Tuesday 30 December 2008

Clear skies continue!

The series of clear frosty skies is continuing here. Following my last report on December 22nd observations, I have been able to do more observations on the 26nd, 27th and 29th, plus a number of deep-sky guided astrophotography sessions.

But first the satellites. Captured targets on these nights were Lacrosses 3 & 4 (97-064A & 00-047A), the NOSS 3-4 rocket (07-027B), which is still slowly variable, and the NOSS 3-2 duo (01-040A & C).

The latter NOSS duo made a very nice pass across the Pleiades yesterday evening:

(click image to enlarge)

Yesterday, I slao shot this photograph of the open star cluster M35 in Gemini. It is a stack of 65 x 10s images, taken with the Canon EOS 450D piggyback on my Meade ETX-70. Lens was the same EF 50/2.5 (at F2.8) I use for the satellite imagery, and ISO was set at 1200.

(click image to enlarge)

Near the edge of the original, M1, the Crab Nebula, actually shows up as well:

(click image to enlarge)

I used an image of the Pleiades shot the evening of the 25th to glean some more indications of the astrometric positional accuracy of the EF 50/2.5 lens. The stacked image contains several asteroids up to mag. +12 (10 Hygiea, 21 Lutetia, 94 Aurora, 182 Elsa and 264 Libussa), and by measuring these in Astrometrica (highly accurate astrometric software I use for my asteroid searches in NEAT data) and comparing to the predicted positions, it turns out that the positional deviations are typically within 5" (that is arcseconds).

That is the same accuracy AstroRecord (the wide field astrometry software I use for my satellite images) indicates from the fit to the reference stars. So it is the timing uncertainty which is the main cause of uncertainty in my satellite positions.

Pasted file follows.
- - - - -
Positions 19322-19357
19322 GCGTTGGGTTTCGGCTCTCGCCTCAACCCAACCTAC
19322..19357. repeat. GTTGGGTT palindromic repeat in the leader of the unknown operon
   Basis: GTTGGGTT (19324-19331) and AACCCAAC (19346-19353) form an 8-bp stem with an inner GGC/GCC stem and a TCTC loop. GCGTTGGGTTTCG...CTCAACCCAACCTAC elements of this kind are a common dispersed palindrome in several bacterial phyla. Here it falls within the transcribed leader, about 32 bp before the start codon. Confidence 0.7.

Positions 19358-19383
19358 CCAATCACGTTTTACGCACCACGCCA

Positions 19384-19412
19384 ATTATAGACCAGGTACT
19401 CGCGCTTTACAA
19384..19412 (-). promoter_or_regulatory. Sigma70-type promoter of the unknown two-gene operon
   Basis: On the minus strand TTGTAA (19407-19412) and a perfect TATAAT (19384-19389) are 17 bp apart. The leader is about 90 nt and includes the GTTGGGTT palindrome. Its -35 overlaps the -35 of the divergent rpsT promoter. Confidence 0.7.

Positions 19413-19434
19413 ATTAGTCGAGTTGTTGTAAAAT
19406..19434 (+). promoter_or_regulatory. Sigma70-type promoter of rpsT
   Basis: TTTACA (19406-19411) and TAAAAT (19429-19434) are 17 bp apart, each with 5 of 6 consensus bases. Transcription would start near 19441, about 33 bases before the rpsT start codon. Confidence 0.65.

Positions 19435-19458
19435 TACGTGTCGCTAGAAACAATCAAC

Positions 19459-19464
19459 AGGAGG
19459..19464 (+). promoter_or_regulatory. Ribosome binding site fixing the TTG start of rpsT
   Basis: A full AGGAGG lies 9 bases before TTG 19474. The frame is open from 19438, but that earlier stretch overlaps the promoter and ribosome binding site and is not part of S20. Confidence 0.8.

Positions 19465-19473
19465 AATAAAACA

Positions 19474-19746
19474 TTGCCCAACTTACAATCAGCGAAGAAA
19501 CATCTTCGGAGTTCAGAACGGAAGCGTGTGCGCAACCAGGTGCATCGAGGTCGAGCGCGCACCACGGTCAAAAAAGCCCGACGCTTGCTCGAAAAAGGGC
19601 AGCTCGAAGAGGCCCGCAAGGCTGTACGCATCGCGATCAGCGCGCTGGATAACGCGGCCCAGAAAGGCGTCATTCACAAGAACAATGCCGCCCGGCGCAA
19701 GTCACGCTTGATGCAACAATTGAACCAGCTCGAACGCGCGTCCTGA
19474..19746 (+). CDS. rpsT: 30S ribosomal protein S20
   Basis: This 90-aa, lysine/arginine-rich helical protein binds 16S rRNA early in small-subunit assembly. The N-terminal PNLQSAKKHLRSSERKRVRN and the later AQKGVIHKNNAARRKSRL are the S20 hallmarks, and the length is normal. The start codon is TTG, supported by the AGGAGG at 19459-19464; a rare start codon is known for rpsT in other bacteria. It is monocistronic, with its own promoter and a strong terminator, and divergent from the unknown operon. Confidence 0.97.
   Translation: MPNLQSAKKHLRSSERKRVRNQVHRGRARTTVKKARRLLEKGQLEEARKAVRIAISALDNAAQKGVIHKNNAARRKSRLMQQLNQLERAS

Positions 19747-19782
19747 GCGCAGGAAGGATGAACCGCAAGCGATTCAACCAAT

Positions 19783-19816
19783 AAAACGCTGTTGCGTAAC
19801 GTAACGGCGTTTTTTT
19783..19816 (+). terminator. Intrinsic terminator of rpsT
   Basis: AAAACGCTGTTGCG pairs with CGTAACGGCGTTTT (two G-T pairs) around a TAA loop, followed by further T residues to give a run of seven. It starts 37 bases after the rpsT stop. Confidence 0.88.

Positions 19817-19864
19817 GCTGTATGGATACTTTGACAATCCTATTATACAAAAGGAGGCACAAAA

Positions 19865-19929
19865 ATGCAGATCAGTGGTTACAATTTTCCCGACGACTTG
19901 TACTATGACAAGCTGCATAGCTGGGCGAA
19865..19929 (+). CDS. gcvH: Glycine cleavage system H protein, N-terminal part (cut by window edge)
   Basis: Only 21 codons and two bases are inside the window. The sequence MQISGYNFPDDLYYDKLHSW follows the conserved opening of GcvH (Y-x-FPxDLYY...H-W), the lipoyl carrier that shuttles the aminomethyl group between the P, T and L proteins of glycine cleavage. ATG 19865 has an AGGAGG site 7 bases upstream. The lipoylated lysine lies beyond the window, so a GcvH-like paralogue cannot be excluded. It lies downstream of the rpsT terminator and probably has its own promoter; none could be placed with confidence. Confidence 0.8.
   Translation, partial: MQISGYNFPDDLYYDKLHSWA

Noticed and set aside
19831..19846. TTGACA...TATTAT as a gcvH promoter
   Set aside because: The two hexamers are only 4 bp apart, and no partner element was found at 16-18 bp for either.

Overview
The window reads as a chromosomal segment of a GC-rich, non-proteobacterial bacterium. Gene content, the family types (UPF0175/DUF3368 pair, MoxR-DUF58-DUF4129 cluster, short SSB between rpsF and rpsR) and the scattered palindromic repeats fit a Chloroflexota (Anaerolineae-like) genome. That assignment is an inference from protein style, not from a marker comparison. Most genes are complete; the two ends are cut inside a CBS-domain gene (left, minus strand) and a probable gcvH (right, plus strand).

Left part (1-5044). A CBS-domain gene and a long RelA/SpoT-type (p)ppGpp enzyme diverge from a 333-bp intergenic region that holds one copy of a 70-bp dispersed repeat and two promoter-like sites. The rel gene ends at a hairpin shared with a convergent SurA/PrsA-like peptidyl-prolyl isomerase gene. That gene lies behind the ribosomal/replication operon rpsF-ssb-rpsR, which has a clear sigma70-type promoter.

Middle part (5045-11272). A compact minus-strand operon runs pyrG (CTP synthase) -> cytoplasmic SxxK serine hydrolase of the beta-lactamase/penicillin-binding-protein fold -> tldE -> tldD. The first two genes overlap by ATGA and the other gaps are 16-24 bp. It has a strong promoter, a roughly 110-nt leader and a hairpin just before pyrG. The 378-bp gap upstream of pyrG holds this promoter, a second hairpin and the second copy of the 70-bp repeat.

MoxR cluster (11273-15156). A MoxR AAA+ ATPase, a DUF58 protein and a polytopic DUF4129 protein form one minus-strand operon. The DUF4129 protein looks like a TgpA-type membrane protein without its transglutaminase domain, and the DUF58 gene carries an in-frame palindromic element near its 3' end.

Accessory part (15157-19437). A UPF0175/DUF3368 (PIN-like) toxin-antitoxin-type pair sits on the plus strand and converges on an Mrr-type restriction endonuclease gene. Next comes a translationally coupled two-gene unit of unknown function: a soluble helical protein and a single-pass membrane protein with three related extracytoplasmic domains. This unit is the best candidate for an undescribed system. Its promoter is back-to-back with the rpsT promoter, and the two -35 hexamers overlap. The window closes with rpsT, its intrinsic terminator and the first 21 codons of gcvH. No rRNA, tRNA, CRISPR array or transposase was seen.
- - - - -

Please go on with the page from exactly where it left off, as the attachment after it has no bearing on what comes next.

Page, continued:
Wednesday 24 December 2008

More on Monday evening

Below is a second astrophotography image I made last Monday evening (see previous post). It shows M31, the Andromeda Galaxy. The image is the result of stacking 100 images of 10s exposure each, made with my Canon EOS 450D + EF 50/2.5 Macro piggyback on my ETX-70.

(click image to enlarge)

Tuesday 23 December 2008

A very clear night, Lacrosses, the Breeze-M tank and the Pleiades

Yesterday evening (22 Dec) was very clear. I obtained photographs of the passes of the Lacrosse 5 rocket (05-016B), and Lacrosse 4 (00-047A)..

I photographed Lacrosse 4 with the Pleiades just before eclipse (see below). When inspecting the image for astrometric reduction, I noted a second, fainter trail on the image. Measuring it and running an ID, I found it was close to predicted positions for the Breeze-M (deb) tank, 05-019C. There was an odd 0.6 degree discrepancy though. Mike solved it by pointing out that a SDP4 solution yielded perfect residues, while the SGP4 theory SatFit uses doesn't. So, the question mark plus the "UNID" in below image can be erased.

(click image to enlarge)

Later that night, after the LEO window closed, I spent some time doing astrophotography with my camera piggyback on my Meade ETX-70. I still have to stack part of the images, but already finished stacking 102 x 10s exposures of the Pleiades with the EF 50/2.5 lens, yielding this result:

(click image to enlarge)

Monday 15 December 2008

Short observing session

Saturday evening saw a short break in the bad weather, and some clear sky. A slight haze and near full moon made the conditions not too excellent, but I managed to catch positions on Lacrosse 5 (05-016A) and the NOSS 3-2 duo (03-054A & C).

Below is a picture of the latter crossing near Polaris.

(click image to enlarge)

Wednesday 10 December 2008

Bad weather

Bad weather and midwinter situations leading to only a very short observation window right after dusk are the main reasons why observing has come to a stop at the moment. I haven't been able to observe since November 29th, which itself was preceded by a period of forced non-observation due to the weather.

This means I spent some time hunting asteroids again in archive imagery of the NEAT project. It was (and is) a rather prolific stint of asteroid hunting, yielding the following new designations (with a few datasets still pending):

tmp. desig.
2002 PN188
2002 WQ27
2001 SD355
2002 WR27
2002 XK118
2002 UU76
2002 WV27
2002 WW27
2002 WX27

For a complete list of my discoveries, see here.

Two of the new discoveries (2001 SD355 and 2002 WV27) are Jovian Trojans moving in the L4 and L5 Lagrange points of Jupiter, 60 degrees on either side of it, sharing the planet's orbit. It are my first trojan discoveries.

In total I now discovered one Near Earth Asteroid (in the Spacewatch FMO program) and (in the NEAT archives) two Trojans and 22 main belt asteroids.